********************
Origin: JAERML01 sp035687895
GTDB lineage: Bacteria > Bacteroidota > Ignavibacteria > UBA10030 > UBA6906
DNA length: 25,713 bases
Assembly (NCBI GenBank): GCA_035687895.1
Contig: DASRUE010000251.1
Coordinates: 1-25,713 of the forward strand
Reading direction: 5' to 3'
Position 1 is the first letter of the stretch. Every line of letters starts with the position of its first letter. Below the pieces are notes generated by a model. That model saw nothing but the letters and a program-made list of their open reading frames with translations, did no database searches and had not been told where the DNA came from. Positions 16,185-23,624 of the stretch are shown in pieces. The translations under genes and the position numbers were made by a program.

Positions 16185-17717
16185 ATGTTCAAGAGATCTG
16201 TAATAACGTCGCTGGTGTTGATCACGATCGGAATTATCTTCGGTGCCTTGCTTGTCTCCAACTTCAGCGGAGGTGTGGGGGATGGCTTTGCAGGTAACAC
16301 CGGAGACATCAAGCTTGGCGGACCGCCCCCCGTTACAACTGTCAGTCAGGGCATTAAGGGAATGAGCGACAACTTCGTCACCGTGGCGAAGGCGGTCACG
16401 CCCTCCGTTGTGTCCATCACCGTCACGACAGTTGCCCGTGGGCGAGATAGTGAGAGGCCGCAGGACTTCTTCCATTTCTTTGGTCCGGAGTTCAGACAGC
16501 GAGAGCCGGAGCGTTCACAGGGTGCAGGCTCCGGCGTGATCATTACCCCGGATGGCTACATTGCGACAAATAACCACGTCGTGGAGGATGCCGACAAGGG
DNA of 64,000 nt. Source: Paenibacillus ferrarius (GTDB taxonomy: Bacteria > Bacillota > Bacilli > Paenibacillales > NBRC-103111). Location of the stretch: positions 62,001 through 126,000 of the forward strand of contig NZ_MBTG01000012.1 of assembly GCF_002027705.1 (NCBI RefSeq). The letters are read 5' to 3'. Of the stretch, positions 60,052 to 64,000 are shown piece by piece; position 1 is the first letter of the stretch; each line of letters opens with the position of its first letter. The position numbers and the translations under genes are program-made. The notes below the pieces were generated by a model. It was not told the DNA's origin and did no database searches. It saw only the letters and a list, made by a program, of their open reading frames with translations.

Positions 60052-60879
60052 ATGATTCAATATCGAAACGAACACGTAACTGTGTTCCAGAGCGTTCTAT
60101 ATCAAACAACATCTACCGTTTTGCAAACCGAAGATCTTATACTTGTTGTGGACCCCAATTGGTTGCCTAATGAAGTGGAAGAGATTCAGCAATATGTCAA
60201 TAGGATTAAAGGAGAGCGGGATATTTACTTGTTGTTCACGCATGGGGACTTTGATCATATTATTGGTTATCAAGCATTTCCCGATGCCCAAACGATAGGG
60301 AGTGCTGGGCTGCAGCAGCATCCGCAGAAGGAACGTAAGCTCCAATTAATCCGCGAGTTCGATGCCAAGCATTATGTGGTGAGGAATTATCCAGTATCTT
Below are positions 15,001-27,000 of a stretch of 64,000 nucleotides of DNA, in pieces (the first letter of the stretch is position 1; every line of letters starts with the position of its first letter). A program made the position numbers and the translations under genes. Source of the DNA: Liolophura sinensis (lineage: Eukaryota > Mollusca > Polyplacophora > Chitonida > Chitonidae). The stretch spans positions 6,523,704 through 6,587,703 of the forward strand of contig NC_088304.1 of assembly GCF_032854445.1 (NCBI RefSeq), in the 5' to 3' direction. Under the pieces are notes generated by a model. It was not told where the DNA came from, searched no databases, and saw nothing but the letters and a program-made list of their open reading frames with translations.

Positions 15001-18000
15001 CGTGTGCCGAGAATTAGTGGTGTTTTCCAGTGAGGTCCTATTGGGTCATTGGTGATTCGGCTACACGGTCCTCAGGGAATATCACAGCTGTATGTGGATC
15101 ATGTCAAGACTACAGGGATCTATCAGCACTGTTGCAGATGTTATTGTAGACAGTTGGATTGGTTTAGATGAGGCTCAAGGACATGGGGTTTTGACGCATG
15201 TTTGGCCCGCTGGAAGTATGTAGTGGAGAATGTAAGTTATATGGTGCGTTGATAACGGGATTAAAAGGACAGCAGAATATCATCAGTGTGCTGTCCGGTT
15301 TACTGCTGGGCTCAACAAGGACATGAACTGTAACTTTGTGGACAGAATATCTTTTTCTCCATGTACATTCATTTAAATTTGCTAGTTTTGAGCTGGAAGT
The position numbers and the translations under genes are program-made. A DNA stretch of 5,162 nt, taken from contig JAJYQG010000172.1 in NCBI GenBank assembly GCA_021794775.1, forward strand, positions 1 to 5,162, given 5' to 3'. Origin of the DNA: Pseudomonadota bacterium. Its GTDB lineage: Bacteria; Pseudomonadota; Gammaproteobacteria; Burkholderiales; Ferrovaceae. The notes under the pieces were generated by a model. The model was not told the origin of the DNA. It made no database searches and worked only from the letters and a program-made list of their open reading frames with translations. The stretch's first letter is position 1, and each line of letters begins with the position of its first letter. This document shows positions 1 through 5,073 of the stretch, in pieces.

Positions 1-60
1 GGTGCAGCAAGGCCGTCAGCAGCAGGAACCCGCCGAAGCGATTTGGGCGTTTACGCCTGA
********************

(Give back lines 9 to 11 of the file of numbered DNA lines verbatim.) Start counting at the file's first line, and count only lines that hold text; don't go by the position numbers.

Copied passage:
Positions 16185-17717
16185 ATGTTCAAGAGATCTG
16201 TAATAACGTCGCTGGTGTTGATCACGATCGGAATTATCTTCGGTGCCTTGCTTGTCTCCAACTTCAGCGGAGGTGTGGGGGATGGCTTTGCAGGTAACAC